SystemColorTracker.cs source code in C# .NET

Source code for the .NET framework in C#

                        

Code:

/ Dotnetfx_Vista_SP2 / Dotnetfx_Vista_SP2 / 8.0.50727.4016 / DEVDIV / depot / DevDiv / releases / whidbey / NetFxQFE / ndp / fx / src / CommonUI / System / Drawing / Advanced / SystemColorTracker.cs / 1 / SystemColorTracker.cs

                            //------------------------------------------------------------------------------ 
// 
//     Copyright (c) Microsoft Corporation.  All rights reserved.
// 
//----------------------------------------------------------------------------- 

namespace System.Drawing.Internal { 
 
    using System.Diagnostics;
    using System.Diagnostics.CodeAnalysis; 
    using System;
    using System.Drawing;
    using Microsoft.Win32;
    using System.Runtime.InteropServices; 
    using System.ComponentModel;
 
    // Keeps track of objects that need to be notified of system color change events. 
    // Mostly this means maintaining a list of weak references.
    internal class SystemColorTracker { 
        // when I tried the self host, it went over 500 but never over 1000.
        private static int INITIAL_SIZE = 200;
        // If it gets this big, I seriously miscalculated the performance of this object.
        private static int WARNING_SIZE = 100000; 
        private static float EXPAND_THRESHOLD = 0.75f;
        private static int EXPAND_FACTOR = 2; 
 
        private static WeakReference[] list = new WeakReference[INITIAL_SIZE];
        private static int count = 0; 
        private static bool addedTracker;

        // There's no such thing as a delegate to a static method,
        // so we need to create an instance of something. 
        private SystemColorTracker() {
        } 
 
        [SuppressMessage("Microsoft.Reliability", "CA2002:DoNotLockOnObjectsWithWeakIdentity")]
        internal static void Add(ISystemColorTracker obj) { 
            lock (typeof(SystemColorTracker)) {
                Debug.Assert(list != null, "List is null");
                Debug.Assert(list.Length > 0, "INITIAL_SIZE was initialized after list");
 
                if (list.Length == count) {
                    GarbageCollectList(); 
                } 

                if (!addedTracker) { 
                    addedTracker = true;
                    SystemEvents.UserPreferenceChanged += new UserPreferenceChangedEventHandler(OnUserPreferenceChanged);
                }
 
                // Strictly speaking, we should grab a lock on this class.  But since the chances
                // of a problem are so low, the consequences so minimal (something will get accidentally dropped 
                // from the list), and the performance of locking so lousy, we'll risk it. 
                int index = count;
                count++; 

                // COM+ takes forever to Finalize() weak references, so it pays to reuse them.
                if (list[index] == null)
                    list[index] = new WeakReference(obj); 
                else {
                    Debug.Assert(list[index].Target == null, "Trying to reuse a weak reference that isn't broken yet: list[" + index + "], length =" + list.Length); 
                    list[index].Target = obj; 
                }
            } 
        }

        private static void CleanOutBrokenLinks() {
            // Partition the list -- valid references in the low indices, broken references in the high indices. 
            // This is taken straight out of Sedgewick (p. 118 on quicksort).
 
            // Basic idea is to find a broken reference on the left side of the list, and swap it with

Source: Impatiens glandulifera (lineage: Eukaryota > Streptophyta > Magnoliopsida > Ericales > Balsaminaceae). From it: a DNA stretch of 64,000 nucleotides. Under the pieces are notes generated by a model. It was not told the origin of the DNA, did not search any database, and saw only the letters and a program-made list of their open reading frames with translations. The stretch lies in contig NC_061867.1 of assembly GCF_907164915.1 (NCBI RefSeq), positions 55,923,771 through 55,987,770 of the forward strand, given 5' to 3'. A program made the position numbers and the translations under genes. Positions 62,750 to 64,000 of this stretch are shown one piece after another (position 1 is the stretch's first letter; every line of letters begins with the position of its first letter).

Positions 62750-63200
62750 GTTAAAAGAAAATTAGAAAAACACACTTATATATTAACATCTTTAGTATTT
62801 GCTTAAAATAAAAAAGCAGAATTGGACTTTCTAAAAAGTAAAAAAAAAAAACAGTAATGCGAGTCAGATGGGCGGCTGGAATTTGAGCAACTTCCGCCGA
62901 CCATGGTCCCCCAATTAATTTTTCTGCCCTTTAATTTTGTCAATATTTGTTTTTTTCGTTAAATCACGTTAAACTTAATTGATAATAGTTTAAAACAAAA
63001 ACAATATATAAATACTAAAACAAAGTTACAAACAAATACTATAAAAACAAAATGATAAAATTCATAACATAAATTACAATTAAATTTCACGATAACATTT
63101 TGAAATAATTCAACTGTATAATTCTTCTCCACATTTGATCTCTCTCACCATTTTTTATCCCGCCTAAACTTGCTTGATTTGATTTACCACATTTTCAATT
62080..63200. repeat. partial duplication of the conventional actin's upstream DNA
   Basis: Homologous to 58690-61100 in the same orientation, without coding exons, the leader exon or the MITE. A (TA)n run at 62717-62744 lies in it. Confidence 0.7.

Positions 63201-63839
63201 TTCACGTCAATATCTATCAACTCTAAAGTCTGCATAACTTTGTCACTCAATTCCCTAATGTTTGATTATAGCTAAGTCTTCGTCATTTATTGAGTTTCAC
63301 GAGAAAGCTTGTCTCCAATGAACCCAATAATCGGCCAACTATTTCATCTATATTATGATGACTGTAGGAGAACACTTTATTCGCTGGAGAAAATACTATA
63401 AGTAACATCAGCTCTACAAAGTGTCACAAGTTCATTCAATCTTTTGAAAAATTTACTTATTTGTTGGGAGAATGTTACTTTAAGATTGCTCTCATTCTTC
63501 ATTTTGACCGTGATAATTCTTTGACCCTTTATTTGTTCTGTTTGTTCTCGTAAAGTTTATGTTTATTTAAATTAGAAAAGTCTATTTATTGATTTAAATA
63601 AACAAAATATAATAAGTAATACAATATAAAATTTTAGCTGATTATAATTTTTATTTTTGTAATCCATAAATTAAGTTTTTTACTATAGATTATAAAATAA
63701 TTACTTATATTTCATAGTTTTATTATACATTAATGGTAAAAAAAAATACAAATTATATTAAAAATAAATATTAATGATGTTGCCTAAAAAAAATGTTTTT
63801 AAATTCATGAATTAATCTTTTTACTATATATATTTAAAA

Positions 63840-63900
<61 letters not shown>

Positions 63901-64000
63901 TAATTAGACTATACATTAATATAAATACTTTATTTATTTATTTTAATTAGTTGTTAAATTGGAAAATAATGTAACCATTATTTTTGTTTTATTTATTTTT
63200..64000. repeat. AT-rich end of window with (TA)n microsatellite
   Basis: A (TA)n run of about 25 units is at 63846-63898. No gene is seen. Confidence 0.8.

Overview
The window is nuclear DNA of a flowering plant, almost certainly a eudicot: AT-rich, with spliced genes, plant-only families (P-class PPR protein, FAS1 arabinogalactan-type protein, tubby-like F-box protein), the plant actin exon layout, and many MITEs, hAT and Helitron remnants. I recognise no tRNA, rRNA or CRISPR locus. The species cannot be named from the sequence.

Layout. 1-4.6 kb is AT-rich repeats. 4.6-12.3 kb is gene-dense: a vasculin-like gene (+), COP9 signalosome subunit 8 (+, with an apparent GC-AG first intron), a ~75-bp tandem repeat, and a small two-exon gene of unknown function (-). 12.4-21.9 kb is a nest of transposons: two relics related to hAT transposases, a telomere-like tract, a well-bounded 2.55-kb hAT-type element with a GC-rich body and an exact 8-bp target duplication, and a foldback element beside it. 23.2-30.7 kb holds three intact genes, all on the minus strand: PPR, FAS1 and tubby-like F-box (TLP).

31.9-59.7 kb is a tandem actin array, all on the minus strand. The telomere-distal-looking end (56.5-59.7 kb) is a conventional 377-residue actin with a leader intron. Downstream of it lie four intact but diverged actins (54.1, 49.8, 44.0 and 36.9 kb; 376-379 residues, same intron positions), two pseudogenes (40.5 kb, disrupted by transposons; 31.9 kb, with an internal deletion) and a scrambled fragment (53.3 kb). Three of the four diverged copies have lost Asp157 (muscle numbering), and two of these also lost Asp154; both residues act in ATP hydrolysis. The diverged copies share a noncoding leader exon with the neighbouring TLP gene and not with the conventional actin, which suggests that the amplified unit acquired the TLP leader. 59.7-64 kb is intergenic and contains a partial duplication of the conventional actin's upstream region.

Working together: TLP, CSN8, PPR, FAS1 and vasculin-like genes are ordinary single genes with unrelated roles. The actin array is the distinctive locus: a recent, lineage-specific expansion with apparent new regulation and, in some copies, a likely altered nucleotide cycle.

// a valid reference on the right
            int right = list.Length - 1; 
            int left = 0;

            int length = list.Length;
 
            // Loop invariant: everything to the left of "left" is a valid reference,
            // and anything to the right of "right" is broken. 
            for (;;) { 
                while (left < length && list[left].Target != null)
                    left++; 
                while (right >= 0 && list[right].Target == null)
                    right--;

                if (left >= right) { 
                    count = left;
                    break; 
                } 

                WeakReference temp = list[left]; 
                list[left] = list[right];
                list[right] = temp;

                left++; 
                right--;
            } 
 
            Debug.Assert(count >= 0 && count <= list.Length, "count not a legal index into list");
 
#if DEBUG
            // Check loop invariant.

            // We'd like to assert that any index < count contains a valid pointer, 
            // but since garbage collection can happen at any time, it may have been broken
            // after we partitioned it. 
            // 
            // for (int i = 0; i < count; i++) {
            //     Debug.Assert(list[i].Target != null, "Null found on the left side of the list"); 
            // }

            for (int i = count; i < list.Length; i++) {
                Debug.Assert(list[i].Target == null, "Partitioning didn't work"); 
            }
#endif 
        } 

        private static void GarbageCollectList() { 
            CleanOutBrokenLinks();

            if (count / (float) list.Length > EXPAND_THRESHOLD) {
                WeakReference[] newList = new WeakReference[list.Length * EXPAND_FACTOR]; 
                list.CopyTo(newList, 0);
                list = newList; 
 
                if (list.Length >= WARNING_SIZE) {
                    Debug.Fail("SystemColorTracker is using way more memory than expected."); 
                }
            }
        }
 
        private static void OnUserPreferenceChanged(object sender, UserPreferenceChangedEventArgs e) {
 
            // Update pens and brushes 
            if (e.Category == UserPreferenceCategory.Color) {
                for (int i = 0; i < count; i++) { 
                    Debug.Assert(list[i] != null, "null value in active part of list");
                    ISystemColorTracker tracker = (ISystemColorTracker) list[i].Target;
                    if (tracker != null) {
                        // If object still around 
                        tracker.OnSystemColorChanged();